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The 6 Dangerous Fallacies of Social Media

Authors: Jay Baer Jay Baer
Posted Under: Social Media
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(Amazing Gangsta Chimp image by the talented Matt Cioffi)

You may have heard of social media. There’s been a bit of news about it recently. However, a lot of people making that news have created expectations and beliefs about social media that aren’t true.

1. Social Media is Inexpensive

False. As Charlene Li said recently, social media trades media cost for labor cost. Done correctly, social media – even a simple reputation monitoring program – is a time intensive proposition that requires daily vigilance.

2. Social Media is Fast

False. Social media is by definition slow. Done correctly, social media is about developing meaningful relationships with customers and prospective customers in their natural habitat. That’s not a “wave the magic wand” scenario. You have to create content, be part of many communities, and proceed incrementally. Many successful social media programs take months (or even more than a year) to really germinate.

3. Social Media is “Viral Marketing”

False, in the same way that a square is also a rectangle, but a rectangle isn’t a square. Can a social media program go viral? Absolutely. But if you’re engaged in a social media program in an effort to go “viral” you’re not really engaged in social media at all. You’re engaged in an advertising and marketing campaign that uses the Web as its distribution platform.

4. Social Media results can’t be measured

False. Especially in comparison to many other communication programs like traditional PR, TV advertising, outdoor advertising and others, social media actually offers pretty solid metrics. Many social media software packages (great ebook analysis of them here) can provide highly detailed reports on the impact of social media programs. Can those results be tied back directly to sales, and therefore ROI? Probably not yet, but other than search and email (and maybe banners) where CAN you do that?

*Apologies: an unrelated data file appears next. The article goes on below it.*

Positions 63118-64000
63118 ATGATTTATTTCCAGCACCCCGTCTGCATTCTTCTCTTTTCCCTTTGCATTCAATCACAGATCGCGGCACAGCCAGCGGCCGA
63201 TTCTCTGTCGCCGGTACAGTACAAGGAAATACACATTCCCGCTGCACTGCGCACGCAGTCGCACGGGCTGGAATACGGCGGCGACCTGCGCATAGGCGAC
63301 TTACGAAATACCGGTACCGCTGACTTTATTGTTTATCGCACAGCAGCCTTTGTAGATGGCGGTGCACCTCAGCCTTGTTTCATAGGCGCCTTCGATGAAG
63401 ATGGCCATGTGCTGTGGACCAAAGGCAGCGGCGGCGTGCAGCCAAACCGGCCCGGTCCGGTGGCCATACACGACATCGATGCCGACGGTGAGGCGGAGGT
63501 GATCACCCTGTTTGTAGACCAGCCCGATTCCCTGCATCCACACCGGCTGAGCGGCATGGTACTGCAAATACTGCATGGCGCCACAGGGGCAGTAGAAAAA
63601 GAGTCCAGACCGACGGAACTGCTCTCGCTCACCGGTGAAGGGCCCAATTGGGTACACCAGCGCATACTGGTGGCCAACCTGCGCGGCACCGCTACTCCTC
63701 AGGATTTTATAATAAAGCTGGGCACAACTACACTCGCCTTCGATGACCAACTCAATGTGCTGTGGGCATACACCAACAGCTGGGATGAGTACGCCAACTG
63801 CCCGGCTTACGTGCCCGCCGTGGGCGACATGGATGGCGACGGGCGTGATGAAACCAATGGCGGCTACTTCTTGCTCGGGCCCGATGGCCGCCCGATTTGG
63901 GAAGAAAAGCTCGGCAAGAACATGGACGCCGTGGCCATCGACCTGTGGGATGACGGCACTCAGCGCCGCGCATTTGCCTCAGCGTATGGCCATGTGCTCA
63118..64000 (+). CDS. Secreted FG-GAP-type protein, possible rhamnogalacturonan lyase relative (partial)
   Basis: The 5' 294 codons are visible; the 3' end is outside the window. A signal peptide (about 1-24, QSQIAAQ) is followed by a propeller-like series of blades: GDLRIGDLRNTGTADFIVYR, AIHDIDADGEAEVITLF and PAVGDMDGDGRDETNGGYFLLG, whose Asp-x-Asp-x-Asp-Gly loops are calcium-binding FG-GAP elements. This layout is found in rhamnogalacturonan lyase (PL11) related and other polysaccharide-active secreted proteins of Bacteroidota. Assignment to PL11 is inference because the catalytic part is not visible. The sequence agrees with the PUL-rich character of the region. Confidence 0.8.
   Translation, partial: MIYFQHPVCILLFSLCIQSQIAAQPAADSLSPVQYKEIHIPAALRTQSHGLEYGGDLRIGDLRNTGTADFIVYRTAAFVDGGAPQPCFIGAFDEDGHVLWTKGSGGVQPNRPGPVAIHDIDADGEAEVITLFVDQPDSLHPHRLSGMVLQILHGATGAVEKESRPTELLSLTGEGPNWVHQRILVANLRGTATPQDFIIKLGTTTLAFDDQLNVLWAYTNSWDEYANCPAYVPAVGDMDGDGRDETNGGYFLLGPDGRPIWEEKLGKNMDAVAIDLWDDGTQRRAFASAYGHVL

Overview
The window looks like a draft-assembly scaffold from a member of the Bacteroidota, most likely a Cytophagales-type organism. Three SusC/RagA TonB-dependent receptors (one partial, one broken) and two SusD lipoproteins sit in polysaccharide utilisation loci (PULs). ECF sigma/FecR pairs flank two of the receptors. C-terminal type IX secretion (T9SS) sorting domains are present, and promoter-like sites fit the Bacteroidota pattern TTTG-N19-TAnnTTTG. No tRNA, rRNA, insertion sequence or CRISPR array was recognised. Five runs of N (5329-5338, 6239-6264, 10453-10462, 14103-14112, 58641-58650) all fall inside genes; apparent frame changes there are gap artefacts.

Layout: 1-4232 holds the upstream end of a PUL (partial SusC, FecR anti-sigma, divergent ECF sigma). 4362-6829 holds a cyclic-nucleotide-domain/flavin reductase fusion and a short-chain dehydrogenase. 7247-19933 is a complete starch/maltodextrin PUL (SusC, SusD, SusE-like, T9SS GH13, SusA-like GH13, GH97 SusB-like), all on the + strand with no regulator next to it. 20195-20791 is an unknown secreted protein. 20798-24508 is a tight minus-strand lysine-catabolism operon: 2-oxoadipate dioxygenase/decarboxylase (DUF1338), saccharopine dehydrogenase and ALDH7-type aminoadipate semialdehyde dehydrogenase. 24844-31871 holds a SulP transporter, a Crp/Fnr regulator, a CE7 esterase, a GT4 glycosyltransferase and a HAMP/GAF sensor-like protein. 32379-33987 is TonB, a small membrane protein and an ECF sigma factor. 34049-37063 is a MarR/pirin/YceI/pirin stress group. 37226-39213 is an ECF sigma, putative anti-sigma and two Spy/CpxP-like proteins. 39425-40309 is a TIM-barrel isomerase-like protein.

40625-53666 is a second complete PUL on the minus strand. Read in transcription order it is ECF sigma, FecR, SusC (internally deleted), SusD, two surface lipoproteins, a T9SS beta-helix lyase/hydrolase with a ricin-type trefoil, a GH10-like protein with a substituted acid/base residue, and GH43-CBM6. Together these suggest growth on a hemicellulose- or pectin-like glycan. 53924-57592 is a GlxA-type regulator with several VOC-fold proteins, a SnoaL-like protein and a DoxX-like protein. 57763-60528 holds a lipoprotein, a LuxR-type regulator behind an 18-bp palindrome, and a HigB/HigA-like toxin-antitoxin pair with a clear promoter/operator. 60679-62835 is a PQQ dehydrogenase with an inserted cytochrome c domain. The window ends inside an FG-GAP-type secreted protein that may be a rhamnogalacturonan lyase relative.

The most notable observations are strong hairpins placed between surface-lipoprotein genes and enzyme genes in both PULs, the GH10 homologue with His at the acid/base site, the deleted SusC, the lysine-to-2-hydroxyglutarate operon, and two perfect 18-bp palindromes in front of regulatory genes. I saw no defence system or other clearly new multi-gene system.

5. Social Media is optional

It doesn’t matter what the demographics of your customers are. It doesn’t matter what industry you’re in. Your customers and prospects are talking about you online. Your company needs to be part of that conversation. Today. Online is where many people do their talking, so that’s where you need to be. If barber shops were still driving consumer sentiment, I’d be writing this post about barber shop marketing. Be where your customers are.

6. Social media is hard

False. It’s not hard, it’s complicated. And that’s only because of the alphabet soup of social networks, lifestreams, sharing sites, etc. Social media is not about Facebook or MySpace or Flickr or Twitter or blogs or YouTube. It’s about having a strategy for making your company or organization more like a person and less like a machine. It’s about humanization.

If your customers and prospects feel like your company is more human and actually cares about them, they’ll want to be part of it. That’s the brand engagement holy grail that we’re all seeking. Too often, the humanization part gets overlooked in an effort to create a “user-generated video contest widget that we’ll launch on Facebook with support from Ustream.” Whatever. Use technology to be yourself, and don’t overthink it.

What other social media fallacies do you have? Leave a comment please.

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